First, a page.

nightdog_barks: (House In Library)
[personal profile] nightdog_barks
Title: Highwayman
Authors: [personal profile] nightdog_barks and [personal profile] blackmare.
Characters: House, Wilson, an OC
Rating: PG-13
Warnings: Yes, for supernatural elements and an especially vivid dream.
Spoilers: None
Summary: A mysterious encounter on a dark road leaves House in a quandary.
Author Notes: Cut-text is from The Stage Lives of Animals: Zooesis and Performance, by Una Chaudhuri.
Intrepid Readers: [personal profile] pwcorgigirl



A thousand yards away, pelted by the rain and riding for his life, he hears the second fuel tank blow.

Good, he thinks. Good.

The heavy hotel curtains are closed when he gets to his room, but there's still some light from the sickly yellow beams of the parking lot bulbs, so he tugs at the blackout liners, making sure that last strip of window pane is covered.

The thick clouds have made dusk fall sooner than it should. He locks the deadbolt, adds the chain, and turns off the air conditioner: It's been ten minutes since he limped into the lobby, and he hasn't stopped shivering yet. The parts of him that aren't numb are sore, or stinging from the rain. When he finally peels his way out of his soaking, stiff, ice-cold clothes, his skin is all pink along the rain-whipped zones and white everywhere else, so white it's damn near blue.

"Blue baby," House mumbles. "Blues Brothers. Babe and his blue ox," and then he has to stop because if he doesn't he'll just keep talking nonsense to himself and he can't do that, because he's got to call Wilson.

His phone's in the back pocket of his jeans, and he digs it out with numb fingers that don't want to grip, because he's got to call Wilson. Call right away, warn him about ... what? Vampire locust undead bikers from hell? Oh, yeah, that'll go over great, land him another lovely vacation at the Mayfield Resort and Spa.

Still, he should call Wilson. Too bad his phone got so much water in it. House gives up, tosses it on the bathroom countertop, and starts filling the tub for a long, hot bath.

He sits on the bed, wrapped in both the robes that had been folded on the bathroom shelf, staring at the old-fashioned hotel phone on the nightstand. The urge to call Wilson has not lessened; the trouble is what the hell to say. And that's if Wilson even answers a strange number on a Saturday night.

I counted the mile markers even though it was raining so hard I couldn't read most of them. I rode nine miles from the wreck because I'm insane and I think that's the minimum safe distance even though that's ridiculous, so here I am at this shiny new hotel with a Starbucks and a truck stop next door, and I still don't feel okay. So after we get off the phone I'm going down to the restaurant for a hard drink and to steal a salt shaker when they aren't looking.

"Also," he adds, aloud, "I needed to make sure the thing I saw hadn't already found you and killed you."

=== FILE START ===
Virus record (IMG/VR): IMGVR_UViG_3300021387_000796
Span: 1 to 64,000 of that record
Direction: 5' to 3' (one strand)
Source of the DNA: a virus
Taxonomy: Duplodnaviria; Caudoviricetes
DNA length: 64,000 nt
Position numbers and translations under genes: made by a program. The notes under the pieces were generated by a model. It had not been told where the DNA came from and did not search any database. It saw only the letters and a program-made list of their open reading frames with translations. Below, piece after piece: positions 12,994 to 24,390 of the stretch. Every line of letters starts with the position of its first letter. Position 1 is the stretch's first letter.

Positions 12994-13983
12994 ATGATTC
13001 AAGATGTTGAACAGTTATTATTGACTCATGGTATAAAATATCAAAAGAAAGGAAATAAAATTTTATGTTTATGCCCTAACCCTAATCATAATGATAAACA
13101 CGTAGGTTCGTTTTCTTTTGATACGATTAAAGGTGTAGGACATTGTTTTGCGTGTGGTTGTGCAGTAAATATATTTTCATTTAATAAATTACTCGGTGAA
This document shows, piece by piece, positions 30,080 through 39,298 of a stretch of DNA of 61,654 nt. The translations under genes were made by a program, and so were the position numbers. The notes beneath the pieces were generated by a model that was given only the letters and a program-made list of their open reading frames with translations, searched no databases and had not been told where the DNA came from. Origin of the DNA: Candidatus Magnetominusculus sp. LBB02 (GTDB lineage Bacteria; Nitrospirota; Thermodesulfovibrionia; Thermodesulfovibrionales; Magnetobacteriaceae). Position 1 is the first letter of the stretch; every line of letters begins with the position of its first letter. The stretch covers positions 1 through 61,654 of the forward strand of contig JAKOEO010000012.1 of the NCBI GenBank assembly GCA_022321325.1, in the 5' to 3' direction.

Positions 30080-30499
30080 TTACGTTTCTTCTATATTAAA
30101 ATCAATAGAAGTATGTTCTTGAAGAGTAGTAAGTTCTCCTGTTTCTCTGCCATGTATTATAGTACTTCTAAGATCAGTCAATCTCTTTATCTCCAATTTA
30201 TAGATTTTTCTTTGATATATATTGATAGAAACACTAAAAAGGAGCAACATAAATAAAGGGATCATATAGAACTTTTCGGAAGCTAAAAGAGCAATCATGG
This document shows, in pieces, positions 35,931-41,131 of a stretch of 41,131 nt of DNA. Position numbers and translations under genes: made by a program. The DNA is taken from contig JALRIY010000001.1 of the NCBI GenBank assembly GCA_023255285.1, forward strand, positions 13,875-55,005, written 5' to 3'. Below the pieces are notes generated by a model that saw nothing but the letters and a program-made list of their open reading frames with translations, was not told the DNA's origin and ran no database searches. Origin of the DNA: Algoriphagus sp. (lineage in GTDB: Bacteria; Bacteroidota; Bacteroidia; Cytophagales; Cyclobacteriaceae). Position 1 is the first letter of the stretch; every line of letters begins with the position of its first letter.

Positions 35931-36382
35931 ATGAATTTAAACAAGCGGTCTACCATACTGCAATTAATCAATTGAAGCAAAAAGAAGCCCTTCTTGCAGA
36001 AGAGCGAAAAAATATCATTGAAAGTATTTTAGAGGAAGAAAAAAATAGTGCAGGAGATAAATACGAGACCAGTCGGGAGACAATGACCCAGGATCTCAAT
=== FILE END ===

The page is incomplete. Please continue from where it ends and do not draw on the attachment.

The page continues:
No, he may be nuts but he's still not stupid. Not that kind of stupid, anyway.

He dials the number.

Wilson won't know who this is, and he may not pick it up, but --

"Hello, this is Doctor Wilson."

Thank god. "Wilson. Are you okay?"

"I'm ... you never ask that. House, what happened?"

"Nothing happened. I'm at the Best Western off ... never mind, it doesn't matter, but if you see anything about a wrecked bike and a dead trucker on 76 northbound, it wasn't me."

"You're calling so I won't worry? Not that I don't appreciate it, but that's ... new. And why are you asking if I'm okay?"

"Shook up," House answers, more honestly than he means to. "I was ... shaken up. I wasn't in the wreck. I'm okay. I'll see you tomorrow, Wilson. Don't answer the door for any strangers."

He hangs up before he can even ask himself what the hell he meant by that.

Thanks for calling Best Western Carlisle, this is Clarissa, how may I help you?

"Hi, uh, I'm looking for a friend of mine who called from this number. Greg House?"

A pause, the clicking of a few keys. House? Spelled like --

"Just like it sounds." Rhymes with souse, Wilson wants to say, but House hadn't sounded drunk ...

Mmm, I'm sorry, I don't see that name. Could he have checked into a different location, or under a family member's name?

"Uh ... try James Wilson," Wilson says.

I see a Doctor James Wilson?

"That's the one." The one whose AmEx House pilfered and used to pay for the room, which is why Wilson couldn't find it when he went to lunch the day before. "Can you put me through?"

Certainly, sir. One moment please.

Wilson waits for the ring and House's voice, but all he gets is the steady buzzing of a busy signal. He hangs on for a minute, thinking Clarissa might return, but, having done her duty, she's gone.

He puts the phone down. I'll try again, he thinks, and this time he gets Lori, but the result is the same.

"Are you talking to Cuddy?" Wilson asks the phone. "Foreman?" The phone is obstinate and refuses to answer.

Maybe he's calling a hooker. Phone sex. The most charitable explanation is that House has unplugged the phone to try and get some sleep.

That's the explanation Wilson decides to go with as he turns and shifts in bed, trying to find a more comfortable spot.

Whatever's going on, he's sure House will tell him soon enough.

House has, indeed, unplugged his room phone. He doesn't need any more questions from Wilson.

Mostly because he can't answer them. The only question he thinks he can handle right now is, "What'll you have?", so he finds his way -- barefoot and in his double-bathrobe, limping heavily -- down to the hotel bar.